The Birth of an Abit NF7 - A Factory Tourby Kristopher Kubicki on June 11, 2004 10:12 PM EST
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SMTAnd now, the part that we have all been waiting for - the birth of an NF7. Unfortunately, the unison of science and art comes particularly unceremoniously in crates of 1000. Since Abit has no PCB production facilities, four- and six-layer motherboards are shipped from out-sourced facilities, pre-traced and pre-painted. Abit Taiwan designs the PCB and sends the schematics to an OEM factory. The factory manufactures and delivers the PCB to Rolly. For a quick primer on how the PCB is constructed, check out the primer that we gave in our ECS factory tour last year.
Before walking onto the SMT lines, we are presented with a small office that controls the CAD/CAM devices on the floor. This mission control board shows when each machine was last tested, from where and when the PCB for that production came, and other process vitals.
Above is an Abit NF7 PCB as Rolly receives it. These boards have already been drilled and have passed electrical quality assurance tests at the OEM. The Rolly facility will mount components via SMT, manual labor and then package the board at this facility.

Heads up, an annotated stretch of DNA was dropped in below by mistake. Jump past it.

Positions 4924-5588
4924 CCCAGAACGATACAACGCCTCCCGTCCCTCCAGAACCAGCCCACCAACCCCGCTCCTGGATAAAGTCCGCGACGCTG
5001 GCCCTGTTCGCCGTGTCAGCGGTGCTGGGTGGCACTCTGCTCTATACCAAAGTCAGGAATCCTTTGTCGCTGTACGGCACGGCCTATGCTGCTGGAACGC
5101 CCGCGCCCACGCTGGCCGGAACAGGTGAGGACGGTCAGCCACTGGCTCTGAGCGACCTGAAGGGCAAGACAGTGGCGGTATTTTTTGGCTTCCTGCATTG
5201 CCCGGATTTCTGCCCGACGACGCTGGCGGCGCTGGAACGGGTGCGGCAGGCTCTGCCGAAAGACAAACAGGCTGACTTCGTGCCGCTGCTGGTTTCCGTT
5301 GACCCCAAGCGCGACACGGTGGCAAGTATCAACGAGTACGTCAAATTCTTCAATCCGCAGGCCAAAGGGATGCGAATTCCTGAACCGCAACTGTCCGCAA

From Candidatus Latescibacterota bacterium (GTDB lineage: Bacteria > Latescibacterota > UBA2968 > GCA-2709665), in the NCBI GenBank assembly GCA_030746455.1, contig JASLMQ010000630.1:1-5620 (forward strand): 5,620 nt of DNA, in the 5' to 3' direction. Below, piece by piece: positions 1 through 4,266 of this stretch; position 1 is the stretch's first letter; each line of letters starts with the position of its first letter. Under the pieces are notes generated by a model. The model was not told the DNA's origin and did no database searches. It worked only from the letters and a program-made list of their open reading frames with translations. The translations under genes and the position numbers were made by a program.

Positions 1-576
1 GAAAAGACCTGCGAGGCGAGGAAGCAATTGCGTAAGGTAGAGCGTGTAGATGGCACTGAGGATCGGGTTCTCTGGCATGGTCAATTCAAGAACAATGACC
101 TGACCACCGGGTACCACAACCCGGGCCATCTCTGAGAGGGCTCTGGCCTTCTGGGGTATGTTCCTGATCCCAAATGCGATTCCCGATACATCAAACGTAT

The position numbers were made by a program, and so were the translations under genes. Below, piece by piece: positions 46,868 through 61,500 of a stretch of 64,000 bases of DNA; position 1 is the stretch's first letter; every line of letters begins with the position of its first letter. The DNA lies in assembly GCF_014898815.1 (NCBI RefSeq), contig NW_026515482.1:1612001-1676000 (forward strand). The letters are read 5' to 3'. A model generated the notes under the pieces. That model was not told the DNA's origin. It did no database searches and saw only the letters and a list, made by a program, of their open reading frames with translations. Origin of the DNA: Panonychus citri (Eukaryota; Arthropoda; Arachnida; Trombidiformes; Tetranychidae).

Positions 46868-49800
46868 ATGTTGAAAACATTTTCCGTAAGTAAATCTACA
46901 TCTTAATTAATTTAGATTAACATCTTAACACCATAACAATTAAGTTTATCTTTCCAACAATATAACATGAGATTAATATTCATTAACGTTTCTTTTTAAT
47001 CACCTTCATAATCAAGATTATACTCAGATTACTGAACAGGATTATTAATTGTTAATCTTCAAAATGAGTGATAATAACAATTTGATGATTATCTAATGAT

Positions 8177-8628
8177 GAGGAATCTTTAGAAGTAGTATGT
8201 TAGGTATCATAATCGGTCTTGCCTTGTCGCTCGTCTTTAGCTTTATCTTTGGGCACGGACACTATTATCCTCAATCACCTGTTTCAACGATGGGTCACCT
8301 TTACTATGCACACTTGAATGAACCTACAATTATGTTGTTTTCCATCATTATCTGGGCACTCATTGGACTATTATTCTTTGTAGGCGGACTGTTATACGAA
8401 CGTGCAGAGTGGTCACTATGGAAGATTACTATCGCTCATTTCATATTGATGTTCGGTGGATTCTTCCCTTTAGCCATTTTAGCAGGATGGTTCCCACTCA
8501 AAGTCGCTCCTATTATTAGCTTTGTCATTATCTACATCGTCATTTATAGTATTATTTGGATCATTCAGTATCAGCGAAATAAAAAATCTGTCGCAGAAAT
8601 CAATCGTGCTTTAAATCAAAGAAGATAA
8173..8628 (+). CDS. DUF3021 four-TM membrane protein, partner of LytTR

SMT is a term used frequently in any sort of electrical assembly. It stands for "surface-mount technology". As motherboard speed increases, their feature set and complexity increases even faster, although disproportionately . Motherboards like the NF7 have upwards of several thousand integrated circuits (ICs) under a millimeter in length, soldered onto the traces of the motherboard. Although labor is cheap in China, such precision and finesse are required to place delicately the thousands of resistors, ceramic capacitors and other integrated circuits (SMDs) that only a preprogrammed machine can accomplish. Below, you can see one of Abit's two-years-old SMT machines placing components on the NF7 PCB.
A colleague of mine recently described SMT as "a high-powered machine gun spitting ICs onto a board with insane precision." There really is not a more accurate description. Since SMDs are stamped onto the board at such high speeds, they are loaded into the SMT machine using a special tape feeder. This is very similar to the manner in which ammunition is fed into a machine gun. Below is a quick video sample of how the entire process looks in real time.